This week, our partnership with game criticism site Critical Distance brings us picks from Eric Swain on topics including the myth of redemptive violence in video games, the fraud of retro gaming, and more.
Begin. If you liked last week's interview with our own Kris Ligman, L. Rhodes of Culture Ramp continues his series of interviews on the coming-of-age of video game journalism (also known as the Ludorenaissance) with Kill Screen founder Jamin Warren.
Initializing – Vander Caballero's Papo & Yo
First up, Yannick LeJacq's review of the game on Kill Screen looking at the nature of addiction explored in the game. Then at Medium Difficulty, Kyle Carpenter sees Papo & Yo not as a function of escapism, but a game about escapism. And finally Denis Farr, writing for Gameranx, takes a different approach and looks beyond the personal story to see it as a post-colonial narrative.
Export – Discussion of Violence
Having been asked for a quote in a Kotaku piece, Robert Yang realized he wrote too much in response to their question. As a result he felt his position was not accurately represented, so he posted his full response to "Do you think shooters take themselves too seriously?"
"My gamer-adjacent students could love games – even become gamers – if videogames taught them how to think critically about violence.
My students argue that excessive, realistic death and torture will desensitize gamers. While the link between desensitization and mimicry is tenuous at best, I do believe that media affects people. Well-crafted books, films and television shows change how people think and feel. The thoughts and feelings elicited by media alter how people treat one another."
Jeff Wheeldon writes about "The Myth of Redemptive Violence" at Push Select Magazine by looking at our need for heroes who solve their problems through violence, from the Babylonian creation myth to Christianity through modern video games.
Jordan Rivas explores growing up in a post-9/11 world and how the media embraced the narrative set by the politicians, in particular the Splinter Cell series. A stunning piece of New Games Journalism as he describes the connection the games had on his view of the real world of the war on terror.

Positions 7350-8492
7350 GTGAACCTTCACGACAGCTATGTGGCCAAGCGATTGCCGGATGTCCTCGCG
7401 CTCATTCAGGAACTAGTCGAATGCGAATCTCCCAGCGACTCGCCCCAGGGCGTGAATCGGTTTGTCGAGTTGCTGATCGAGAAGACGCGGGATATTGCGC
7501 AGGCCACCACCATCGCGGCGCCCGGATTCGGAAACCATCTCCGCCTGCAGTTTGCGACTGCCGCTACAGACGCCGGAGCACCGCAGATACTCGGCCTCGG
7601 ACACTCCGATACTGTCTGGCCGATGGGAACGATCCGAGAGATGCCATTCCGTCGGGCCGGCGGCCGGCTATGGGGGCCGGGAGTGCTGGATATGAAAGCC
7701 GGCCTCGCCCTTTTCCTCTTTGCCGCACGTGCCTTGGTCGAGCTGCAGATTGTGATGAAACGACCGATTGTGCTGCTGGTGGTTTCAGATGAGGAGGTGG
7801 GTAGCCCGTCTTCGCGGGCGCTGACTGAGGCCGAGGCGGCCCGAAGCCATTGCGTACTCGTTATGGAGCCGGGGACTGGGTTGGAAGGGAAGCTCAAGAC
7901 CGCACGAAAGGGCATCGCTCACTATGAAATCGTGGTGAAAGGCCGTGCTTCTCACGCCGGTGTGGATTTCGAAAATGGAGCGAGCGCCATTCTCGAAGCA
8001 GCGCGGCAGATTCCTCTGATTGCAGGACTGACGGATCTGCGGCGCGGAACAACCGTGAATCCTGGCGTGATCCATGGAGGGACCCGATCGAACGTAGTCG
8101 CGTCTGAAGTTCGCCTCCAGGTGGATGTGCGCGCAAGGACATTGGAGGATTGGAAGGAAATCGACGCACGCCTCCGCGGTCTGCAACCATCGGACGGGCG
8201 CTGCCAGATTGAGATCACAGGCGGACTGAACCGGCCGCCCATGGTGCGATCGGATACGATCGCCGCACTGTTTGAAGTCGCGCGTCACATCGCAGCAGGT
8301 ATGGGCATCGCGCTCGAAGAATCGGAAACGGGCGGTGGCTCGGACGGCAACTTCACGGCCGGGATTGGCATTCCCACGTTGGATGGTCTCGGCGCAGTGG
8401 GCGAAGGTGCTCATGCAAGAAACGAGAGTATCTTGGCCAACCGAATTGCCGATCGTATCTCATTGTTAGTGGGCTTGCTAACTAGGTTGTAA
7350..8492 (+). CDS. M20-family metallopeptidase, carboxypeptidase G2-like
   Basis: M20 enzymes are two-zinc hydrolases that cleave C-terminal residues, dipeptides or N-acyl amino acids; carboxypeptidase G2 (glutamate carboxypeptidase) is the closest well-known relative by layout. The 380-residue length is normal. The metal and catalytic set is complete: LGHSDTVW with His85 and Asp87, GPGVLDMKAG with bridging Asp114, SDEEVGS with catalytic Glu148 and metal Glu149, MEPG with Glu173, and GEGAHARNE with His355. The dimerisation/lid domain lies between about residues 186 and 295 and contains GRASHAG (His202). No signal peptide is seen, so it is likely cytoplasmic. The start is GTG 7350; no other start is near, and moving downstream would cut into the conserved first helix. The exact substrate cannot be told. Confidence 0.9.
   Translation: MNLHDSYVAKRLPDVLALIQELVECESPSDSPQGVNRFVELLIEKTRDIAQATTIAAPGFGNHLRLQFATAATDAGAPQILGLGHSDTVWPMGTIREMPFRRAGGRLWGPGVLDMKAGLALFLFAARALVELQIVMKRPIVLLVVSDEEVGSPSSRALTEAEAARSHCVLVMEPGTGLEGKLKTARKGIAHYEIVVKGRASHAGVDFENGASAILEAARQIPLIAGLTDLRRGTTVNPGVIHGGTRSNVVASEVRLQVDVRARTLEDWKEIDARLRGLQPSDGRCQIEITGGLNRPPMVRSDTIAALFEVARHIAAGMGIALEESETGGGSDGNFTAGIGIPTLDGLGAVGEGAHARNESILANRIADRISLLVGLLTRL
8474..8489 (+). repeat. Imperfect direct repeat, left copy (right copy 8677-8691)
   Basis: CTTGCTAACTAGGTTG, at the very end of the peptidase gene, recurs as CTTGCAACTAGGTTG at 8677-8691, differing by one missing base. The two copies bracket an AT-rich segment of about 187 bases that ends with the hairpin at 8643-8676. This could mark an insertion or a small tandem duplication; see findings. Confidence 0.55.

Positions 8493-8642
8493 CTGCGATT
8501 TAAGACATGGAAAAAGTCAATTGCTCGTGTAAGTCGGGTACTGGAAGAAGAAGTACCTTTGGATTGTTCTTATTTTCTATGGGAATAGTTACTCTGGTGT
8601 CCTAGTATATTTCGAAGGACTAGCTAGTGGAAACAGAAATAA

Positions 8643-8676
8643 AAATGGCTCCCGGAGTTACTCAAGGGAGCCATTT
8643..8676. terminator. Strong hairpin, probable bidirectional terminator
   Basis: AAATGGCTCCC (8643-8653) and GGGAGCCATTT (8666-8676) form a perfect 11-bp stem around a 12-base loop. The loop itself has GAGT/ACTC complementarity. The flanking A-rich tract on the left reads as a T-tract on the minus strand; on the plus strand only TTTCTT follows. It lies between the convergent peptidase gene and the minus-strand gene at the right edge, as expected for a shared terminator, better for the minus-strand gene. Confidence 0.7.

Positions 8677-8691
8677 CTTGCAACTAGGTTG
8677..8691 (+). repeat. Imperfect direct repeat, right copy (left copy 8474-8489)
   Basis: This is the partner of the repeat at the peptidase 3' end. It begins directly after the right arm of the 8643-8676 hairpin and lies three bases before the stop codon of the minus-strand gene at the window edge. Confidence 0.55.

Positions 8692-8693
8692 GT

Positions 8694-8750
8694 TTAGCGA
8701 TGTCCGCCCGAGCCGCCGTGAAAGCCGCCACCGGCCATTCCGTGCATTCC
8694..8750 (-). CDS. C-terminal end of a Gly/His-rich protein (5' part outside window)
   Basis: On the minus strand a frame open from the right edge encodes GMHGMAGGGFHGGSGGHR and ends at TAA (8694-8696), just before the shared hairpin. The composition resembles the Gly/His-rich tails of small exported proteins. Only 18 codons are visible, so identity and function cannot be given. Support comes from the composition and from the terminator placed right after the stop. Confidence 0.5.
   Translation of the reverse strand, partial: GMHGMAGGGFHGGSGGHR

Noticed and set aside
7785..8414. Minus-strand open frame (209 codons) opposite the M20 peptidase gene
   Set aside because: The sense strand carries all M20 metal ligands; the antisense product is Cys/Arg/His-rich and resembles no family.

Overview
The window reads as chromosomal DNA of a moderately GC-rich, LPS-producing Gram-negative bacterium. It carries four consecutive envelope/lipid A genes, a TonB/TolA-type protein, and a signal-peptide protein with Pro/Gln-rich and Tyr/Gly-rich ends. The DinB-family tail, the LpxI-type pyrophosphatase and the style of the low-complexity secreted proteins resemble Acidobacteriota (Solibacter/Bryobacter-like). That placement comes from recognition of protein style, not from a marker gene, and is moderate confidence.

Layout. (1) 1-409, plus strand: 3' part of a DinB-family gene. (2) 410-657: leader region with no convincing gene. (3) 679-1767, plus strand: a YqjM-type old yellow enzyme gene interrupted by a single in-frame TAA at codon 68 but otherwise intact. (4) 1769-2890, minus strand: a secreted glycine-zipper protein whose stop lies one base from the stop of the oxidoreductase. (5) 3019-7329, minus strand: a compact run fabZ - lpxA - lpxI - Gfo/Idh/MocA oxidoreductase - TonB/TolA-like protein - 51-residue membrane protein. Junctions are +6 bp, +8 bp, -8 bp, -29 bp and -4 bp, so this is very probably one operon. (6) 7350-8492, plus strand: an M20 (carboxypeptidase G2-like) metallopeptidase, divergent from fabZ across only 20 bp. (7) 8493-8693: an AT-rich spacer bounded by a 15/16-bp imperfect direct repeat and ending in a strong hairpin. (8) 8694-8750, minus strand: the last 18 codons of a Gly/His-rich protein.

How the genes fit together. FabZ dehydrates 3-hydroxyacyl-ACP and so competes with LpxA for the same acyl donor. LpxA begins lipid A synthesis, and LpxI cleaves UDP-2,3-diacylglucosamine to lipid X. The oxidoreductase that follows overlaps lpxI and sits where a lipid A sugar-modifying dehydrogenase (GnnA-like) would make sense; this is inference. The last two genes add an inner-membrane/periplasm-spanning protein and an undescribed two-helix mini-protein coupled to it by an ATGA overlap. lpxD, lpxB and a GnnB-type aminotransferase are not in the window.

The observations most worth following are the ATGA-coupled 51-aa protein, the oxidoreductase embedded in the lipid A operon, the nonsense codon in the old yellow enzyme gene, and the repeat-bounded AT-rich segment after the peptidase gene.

"I saw the glee in Charlie's eyes that day. He'd begun to detach himself from the discord surrounding him in his daily life, disappearing into a less concrete world. Sometimes I just worry that if children can't decide on the boundaries between reality and fantasy for themselves once in a while, they'll become convinced that dark urges are only fit for real life, where the realm of make-believe is rarely welcome. And that would be truly frightening in my opinion. A genuine cause for concern."
Then Jim Ralph invokes the Bard, at the Ontological Geek, in his description of a game he hasn't yet played but has read about (Spec Ops: The Line), and wonders if that isn't the reaction that the developers wanted from their player base.
"Essentially, CAH offers "offensive play," a chance to indulge in exposing those aspects of Western culture which have been made hidden, taboo, offensive – and, consequently, made funny – without fear of damage. To play Cards Against Humanity is to enter an instant community based on ridicule, where everyone involved has agreed to participate and everyone is in on the joke. In a sense, these are racist and sexist jokes with the benefit of a safe word, the agreement that nothing on the cards is meant seriously and that no-one will carry the game forward into their day-to-day lives."
Carol Borden's The Plague of the White Knight. After playing Max Payne 3, Bioshock 2 and Halo 3, she is tired of the trope of the "White Knight Savior" and the "Save The Cheerleader, Save The World" goal of storytelling so prevalent in games.
Zolani Stewart's An Exploration of Whore of The Orient. Context is everything," he begins as he goes on to weigh the good and bad of the title and surmises that it will fall to the final product. Here's hoping.
Access – "And now for something completely different"
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